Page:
Girl's Talk

Melissa likes girls. Now can we please move on?
Five years ago Melissa Etheridge told New Times readers that she had no idea what ingredients go into the recipe for rock stardom. That was back in the spring of 1989, on the high heels of her startling first album. She was Dorothy at Oz then, a Kansas kid with a guitar and a knack for writing songs, playing in SoCal bars until she was "discovered" by Chris Blackwell and signed to Island. Then came a couple of platinum albums, a handful of Grammy nominations, and, one year ago, a Grammy win in the category of Best Female Rock Performance for "Ain't It Heavy."

Today, driving home after rehearsing for her current tour, talking on the car phone from L.A., Etheridge says she's still not sure what makes for fame and fortune in the rock biz. "I mighta got lucky," she offers. "I just love what I do. I write and sing, and that's what I love. You can get drowned in the business and the hype of it. Certainly once you reach a certain amount of people, you want to reach more. But that won't take away from what I do."

Arguable. With Hugh Padgham at the board for her latest, Yes I Am, Etheridge has created a rich, smooth, inoffensive collection of nice songs. And for the auteur of Melissa Etheridge, Brave and Crazy, and Never Enough that is a big letdown. Fans have come to expect more than a nice pop album from the fiery femme.

Padgham is famous for his work with Genesis/Phil Collins and the Police/Sting, and that goes a long way in explaining the blandness of Yes I Am. Blackwell, Etheridge says, also had a hand in the new album. "He had some tough suggestions," the singer says. "He took an especially active role in this album, he let me know what he thought about the songs, what musicians were playing on it. He keeps a hand on the pulse of what I'm doing."

Etheridge also says she and her cohorts -- including Waddy Wachtel on guitar and Pino Palladino on bass -- went for a "live- sounding" album, and in some ways they succeeded. Yes I Am isn't cluttered or overproduced, it's just too glossy. (With exceptions, such as the word-perfect "All American Girl," in which listeners learn a character is a worn-out waitress via this lyric: "These drinks are getting heavy/And these tips are getting weak.")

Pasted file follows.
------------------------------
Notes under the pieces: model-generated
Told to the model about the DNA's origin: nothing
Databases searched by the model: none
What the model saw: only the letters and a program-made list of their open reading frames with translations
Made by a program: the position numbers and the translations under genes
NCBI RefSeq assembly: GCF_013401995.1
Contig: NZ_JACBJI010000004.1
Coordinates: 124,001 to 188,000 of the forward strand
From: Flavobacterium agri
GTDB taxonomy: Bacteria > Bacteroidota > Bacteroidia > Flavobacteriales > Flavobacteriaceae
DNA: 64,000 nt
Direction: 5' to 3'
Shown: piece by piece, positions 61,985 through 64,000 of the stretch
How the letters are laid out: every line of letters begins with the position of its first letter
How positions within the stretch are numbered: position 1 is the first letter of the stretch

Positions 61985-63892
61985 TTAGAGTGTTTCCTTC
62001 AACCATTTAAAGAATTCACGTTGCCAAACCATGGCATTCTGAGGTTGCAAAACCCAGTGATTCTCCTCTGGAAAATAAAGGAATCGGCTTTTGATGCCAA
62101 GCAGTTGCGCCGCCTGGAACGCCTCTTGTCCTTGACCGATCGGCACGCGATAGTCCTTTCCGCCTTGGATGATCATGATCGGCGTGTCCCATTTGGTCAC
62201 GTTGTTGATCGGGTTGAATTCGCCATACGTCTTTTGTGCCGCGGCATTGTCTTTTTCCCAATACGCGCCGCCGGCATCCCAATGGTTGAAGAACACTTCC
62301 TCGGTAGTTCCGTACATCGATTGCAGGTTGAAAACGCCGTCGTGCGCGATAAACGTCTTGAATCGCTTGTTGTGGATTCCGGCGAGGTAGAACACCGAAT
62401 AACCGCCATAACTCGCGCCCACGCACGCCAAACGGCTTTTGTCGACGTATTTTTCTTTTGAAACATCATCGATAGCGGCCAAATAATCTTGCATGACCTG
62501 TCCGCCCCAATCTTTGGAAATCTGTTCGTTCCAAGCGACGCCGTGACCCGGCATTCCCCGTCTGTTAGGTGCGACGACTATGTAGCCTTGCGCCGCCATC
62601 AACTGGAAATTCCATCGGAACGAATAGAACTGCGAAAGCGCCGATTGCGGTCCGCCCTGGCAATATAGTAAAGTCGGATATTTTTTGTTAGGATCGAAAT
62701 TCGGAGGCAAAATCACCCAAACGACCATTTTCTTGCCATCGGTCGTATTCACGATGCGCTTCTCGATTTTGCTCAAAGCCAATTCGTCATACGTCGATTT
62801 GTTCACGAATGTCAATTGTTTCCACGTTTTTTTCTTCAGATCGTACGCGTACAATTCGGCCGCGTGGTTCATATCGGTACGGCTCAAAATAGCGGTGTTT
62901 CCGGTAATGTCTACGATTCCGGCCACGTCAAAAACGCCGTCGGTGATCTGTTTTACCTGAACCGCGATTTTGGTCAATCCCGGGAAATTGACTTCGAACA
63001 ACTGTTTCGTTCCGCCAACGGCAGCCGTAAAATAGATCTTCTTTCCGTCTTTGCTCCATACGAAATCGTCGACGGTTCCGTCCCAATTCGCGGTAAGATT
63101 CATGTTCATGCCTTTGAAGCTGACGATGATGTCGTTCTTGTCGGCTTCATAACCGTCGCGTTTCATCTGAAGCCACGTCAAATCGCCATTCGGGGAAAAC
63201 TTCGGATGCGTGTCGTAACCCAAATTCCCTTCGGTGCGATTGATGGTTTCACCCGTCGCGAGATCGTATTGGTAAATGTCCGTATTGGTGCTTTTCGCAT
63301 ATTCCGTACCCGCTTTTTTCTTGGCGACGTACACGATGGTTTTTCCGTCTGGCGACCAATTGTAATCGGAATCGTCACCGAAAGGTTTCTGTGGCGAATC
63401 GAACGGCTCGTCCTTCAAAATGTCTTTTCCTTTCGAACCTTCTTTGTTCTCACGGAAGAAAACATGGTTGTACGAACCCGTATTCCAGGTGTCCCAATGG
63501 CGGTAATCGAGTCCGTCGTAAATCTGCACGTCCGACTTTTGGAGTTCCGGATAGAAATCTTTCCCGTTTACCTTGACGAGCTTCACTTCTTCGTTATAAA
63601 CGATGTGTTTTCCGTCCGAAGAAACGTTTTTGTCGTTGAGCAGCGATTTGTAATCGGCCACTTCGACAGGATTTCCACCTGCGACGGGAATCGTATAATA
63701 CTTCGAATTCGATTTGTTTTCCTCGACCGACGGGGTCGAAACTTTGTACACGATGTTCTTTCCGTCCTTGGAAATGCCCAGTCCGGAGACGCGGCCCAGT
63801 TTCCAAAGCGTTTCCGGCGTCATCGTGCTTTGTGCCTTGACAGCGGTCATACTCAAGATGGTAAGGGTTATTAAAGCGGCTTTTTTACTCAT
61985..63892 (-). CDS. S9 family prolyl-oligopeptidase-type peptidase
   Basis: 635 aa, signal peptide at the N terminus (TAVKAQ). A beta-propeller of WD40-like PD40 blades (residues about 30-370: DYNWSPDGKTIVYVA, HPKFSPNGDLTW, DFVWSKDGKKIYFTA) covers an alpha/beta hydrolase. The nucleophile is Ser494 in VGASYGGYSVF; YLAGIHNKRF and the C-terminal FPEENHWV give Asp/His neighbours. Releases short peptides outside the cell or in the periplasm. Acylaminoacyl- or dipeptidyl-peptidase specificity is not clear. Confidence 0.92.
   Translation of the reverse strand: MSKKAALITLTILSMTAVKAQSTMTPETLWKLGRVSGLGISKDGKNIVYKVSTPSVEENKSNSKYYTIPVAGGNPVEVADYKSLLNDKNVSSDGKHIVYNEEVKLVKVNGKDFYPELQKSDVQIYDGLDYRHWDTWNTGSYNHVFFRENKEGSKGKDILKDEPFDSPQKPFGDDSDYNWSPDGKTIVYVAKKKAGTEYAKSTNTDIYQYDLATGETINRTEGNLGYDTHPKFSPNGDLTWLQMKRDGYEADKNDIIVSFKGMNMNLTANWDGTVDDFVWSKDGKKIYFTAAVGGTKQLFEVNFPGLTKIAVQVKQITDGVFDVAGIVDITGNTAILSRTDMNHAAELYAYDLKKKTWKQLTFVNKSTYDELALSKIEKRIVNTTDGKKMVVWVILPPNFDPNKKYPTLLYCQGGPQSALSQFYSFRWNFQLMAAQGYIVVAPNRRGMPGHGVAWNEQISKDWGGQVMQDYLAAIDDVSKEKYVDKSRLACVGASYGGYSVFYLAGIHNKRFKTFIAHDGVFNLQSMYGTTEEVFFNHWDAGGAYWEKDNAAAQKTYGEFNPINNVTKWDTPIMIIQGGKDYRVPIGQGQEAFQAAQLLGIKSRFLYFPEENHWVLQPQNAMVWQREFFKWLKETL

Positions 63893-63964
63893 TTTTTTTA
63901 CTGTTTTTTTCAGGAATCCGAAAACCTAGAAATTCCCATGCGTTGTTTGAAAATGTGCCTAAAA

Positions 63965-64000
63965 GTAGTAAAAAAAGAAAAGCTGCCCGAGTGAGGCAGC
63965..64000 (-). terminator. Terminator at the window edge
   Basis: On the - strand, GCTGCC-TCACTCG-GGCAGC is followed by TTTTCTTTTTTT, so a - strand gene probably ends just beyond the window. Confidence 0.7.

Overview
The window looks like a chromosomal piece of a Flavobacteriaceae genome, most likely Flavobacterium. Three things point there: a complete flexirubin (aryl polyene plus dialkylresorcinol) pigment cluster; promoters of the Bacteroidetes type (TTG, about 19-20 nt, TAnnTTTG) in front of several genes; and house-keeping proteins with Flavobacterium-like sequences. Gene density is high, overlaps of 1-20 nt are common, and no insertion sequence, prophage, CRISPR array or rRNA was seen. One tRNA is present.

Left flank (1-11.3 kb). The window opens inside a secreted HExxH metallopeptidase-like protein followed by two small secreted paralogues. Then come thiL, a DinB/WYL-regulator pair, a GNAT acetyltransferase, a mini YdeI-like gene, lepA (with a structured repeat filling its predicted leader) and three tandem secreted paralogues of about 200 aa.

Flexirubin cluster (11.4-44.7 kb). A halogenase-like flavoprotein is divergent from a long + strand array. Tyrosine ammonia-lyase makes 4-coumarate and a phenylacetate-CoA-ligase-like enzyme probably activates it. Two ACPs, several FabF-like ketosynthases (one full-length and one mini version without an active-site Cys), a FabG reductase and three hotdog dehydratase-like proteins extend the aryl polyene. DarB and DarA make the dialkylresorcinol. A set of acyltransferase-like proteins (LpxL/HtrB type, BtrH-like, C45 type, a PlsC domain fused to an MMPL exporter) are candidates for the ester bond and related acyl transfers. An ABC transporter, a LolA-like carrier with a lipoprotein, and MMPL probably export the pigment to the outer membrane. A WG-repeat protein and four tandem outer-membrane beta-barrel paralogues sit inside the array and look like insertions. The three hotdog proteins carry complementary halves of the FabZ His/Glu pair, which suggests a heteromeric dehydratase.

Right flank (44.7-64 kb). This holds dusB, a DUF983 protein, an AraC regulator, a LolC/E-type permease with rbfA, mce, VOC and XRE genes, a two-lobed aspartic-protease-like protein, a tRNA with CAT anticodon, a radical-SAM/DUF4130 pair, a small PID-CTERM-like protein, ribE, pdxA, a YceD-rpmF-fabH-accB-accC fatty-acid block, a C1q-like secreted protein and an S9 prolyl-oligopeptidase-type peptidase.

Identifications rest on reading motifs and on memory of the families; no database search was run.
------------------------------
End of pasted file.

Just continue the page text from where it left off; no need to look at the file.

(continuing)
One listen to a live recording from October 20, 1989, however, reminds that it really doesn't matter what Etheridge has recorded over the years. She can -- and actually has -- blow the roof off a venue simply by covering Janis Joplin's "Piece of My Heart." Over and over Etheridge has declared that she is a live performer first and foremost. "It's my absolute favorite thing," she said back in '89, and five years later she hasn't lost her love for it.

Which makes it somewhat frightening that for the limited tour she begins this week, and which brings her to town next Wednesday, Etheridge is opening for (gulp!) Sting. "I have a new band and I wanted to kick off the tour opening for someone," she offers. "I want to reach more people. Sting has a great audience, so I can reach a wider audience. Then I'll headline again."

If recording with Hugh Padgham and appearing live with Sting are indicators of a change in priorities for the ballsy singer, then her new take on fan clubs seems to spell sellout. It's called the Melissa Etheridge Information Network and includes a hotline and newsletter. "It is a fan club, yes," Etheridge admits. "And I hate fan clubs. The only reason I agreed to do it is that it allows people to find out where I'm playing. That's the biggest thing, where you're playing next. And you can buy preferred tickets through it. That means a lot to them, the real hard-core fans don't get scalped or have to stand in lines. So I put up with all the other stuff."